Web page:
(South Carolina’s 3rd District)

Duncan first assumed his House office in 2011 and is a member of the First Baptist Church of Clinton, S.C. He routinely uses social media to promote his religious views: “I’m a Christian, I believe in intelligent design,” he said in support of tapping offshore oil reserves. He gave a “Being thankful to God” speech on the floor in 2011, and stated, “My relationship with Jesus Christ is the most important thing in my life.”

FFRF sent him a complaint letter last April over an official email he sent out to constituents that read in part: “On this Easter weekend, please take time to reflect on the resurrection of our Savior, Jesus Christ” and promoting the use of a “public prayer line” run by Miracle Hill Ministries.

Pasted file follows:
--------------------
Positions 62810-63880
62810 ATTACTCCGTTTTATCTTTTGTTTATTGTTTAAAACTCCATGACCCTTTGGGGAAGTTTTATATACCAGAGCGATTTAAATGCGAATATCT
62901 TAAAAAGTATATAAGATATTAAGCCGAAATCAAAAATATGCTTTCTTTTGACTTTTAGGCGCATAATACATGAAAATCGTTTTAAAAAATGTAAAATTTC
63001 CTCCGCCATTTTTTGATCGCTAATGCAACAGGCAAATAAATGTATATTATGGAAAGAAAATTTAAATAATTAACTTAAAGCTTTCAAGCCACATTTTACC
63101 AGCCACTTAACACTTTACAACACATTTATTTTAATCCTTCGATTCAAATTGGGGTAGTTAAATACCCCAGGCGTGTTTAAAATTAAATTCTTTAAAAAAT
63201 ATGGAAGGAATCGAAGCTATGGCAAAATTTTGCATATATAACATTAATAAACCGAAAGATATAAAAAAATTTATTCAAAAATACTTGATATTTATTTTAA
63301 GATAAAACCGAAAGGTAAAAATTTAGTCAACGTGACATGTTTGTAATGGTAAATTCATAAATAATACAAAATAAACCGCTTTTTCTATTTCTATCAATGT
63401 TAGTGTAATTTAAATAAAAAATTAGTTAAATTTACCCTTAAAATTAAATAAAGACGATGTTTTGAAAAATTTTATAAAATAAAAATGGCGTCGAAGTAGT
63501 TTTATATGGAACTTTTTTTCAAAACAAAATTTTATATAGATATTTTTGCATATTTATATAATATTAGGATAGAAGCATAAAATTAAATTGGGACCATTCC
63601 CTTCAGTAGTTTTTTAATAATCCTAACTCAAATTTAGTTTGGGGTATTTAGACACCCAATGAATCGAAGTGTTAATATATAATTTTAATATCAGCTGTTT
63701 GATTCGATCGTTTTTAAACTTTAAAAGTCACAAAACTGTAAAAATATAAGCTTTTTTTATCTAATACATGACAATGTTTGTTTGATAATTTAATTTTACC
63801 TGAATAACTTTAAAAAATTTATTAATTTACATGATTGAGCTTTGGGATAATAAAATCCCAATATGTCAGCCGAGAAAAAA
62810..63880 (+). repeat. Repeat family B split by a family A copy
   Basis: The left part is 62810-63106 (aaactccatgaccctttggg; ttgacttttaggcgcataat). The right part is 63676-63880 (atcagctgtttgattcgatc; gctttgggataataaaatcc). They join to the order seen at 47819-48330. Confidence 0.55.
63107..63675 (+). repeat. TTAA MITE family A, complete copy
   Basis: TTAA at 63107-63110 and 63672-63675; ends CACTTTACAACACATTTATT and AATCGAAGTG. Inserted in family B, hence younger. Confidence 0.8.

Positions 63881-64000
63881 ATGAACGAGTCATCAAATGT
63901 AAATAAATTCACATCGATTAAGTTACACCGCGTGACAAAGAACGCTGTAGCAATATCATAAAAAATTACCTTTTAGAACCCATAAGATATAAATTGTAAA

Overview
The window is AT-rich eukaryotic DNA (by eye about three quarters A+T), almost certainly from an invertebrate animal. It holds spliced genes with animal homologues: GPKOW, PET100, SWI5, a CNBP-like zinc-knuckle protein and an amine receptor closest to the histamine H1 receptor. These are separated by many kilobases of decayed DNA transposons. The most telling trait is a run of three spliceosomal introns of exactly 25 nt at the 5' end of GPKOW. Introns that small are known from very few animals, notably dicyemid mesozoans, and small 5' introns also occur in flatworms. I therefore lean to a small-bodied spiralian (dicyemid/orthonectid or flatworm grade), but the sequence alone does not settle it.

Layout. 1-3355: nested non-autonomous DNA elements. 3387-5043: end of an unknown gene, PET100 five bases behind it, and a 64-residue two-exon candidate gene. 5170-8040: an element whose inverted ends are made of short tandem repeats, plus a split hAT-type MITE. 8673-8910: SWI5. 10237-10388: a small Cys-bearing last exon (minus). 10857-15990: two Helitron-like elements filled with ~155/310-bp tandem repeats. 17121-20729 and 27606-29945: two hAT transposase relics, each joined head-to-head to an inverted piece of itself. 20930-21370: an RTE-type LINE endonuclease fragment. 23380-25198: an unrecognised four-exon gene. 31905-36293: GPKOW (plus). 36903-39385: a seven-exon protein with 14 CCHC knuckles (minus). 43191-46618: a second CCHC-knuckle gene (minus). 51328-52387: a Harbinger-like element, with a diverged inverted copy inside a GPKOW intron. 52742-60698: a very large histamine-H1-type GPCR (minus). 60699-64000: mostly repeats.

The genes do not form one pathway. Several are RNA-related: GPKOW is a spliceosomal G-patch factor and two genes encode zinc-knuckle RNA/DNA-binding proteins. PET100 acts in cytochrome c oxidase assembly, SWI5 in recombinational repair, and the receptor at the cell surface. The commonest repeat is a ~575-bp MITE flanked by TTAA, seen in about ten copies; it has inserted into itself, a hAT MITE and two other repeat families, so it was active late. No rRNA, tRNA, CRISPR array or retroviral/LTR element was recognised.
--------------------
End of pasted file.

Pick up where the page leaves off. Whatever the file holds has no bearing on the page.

(Florida’s 1st District)

Gaetz was elected in 2016, and is a member of the First Baptist Church of Fort Walton Beach. He advocates for tougher abortion restrictions and for federal funding of faith-based pregnancy centers. He has said: “It is my sincere hope that Roe v. Wade will be overturned as a consequence of President Trump’s transformational changes to the federal judiciary and our Supreme Court.” He invited Holocaust denier Chuck Johnson to be his guest at the State of the Union.

As a state representative, Gaetz condemned a lawsuit by FFRF and the American Humanist Association to challenge a large Latin cross in a public park in Pensacola: “America will always be a friendly place for the cross and we won’t be taking any down in Northwest Florida.”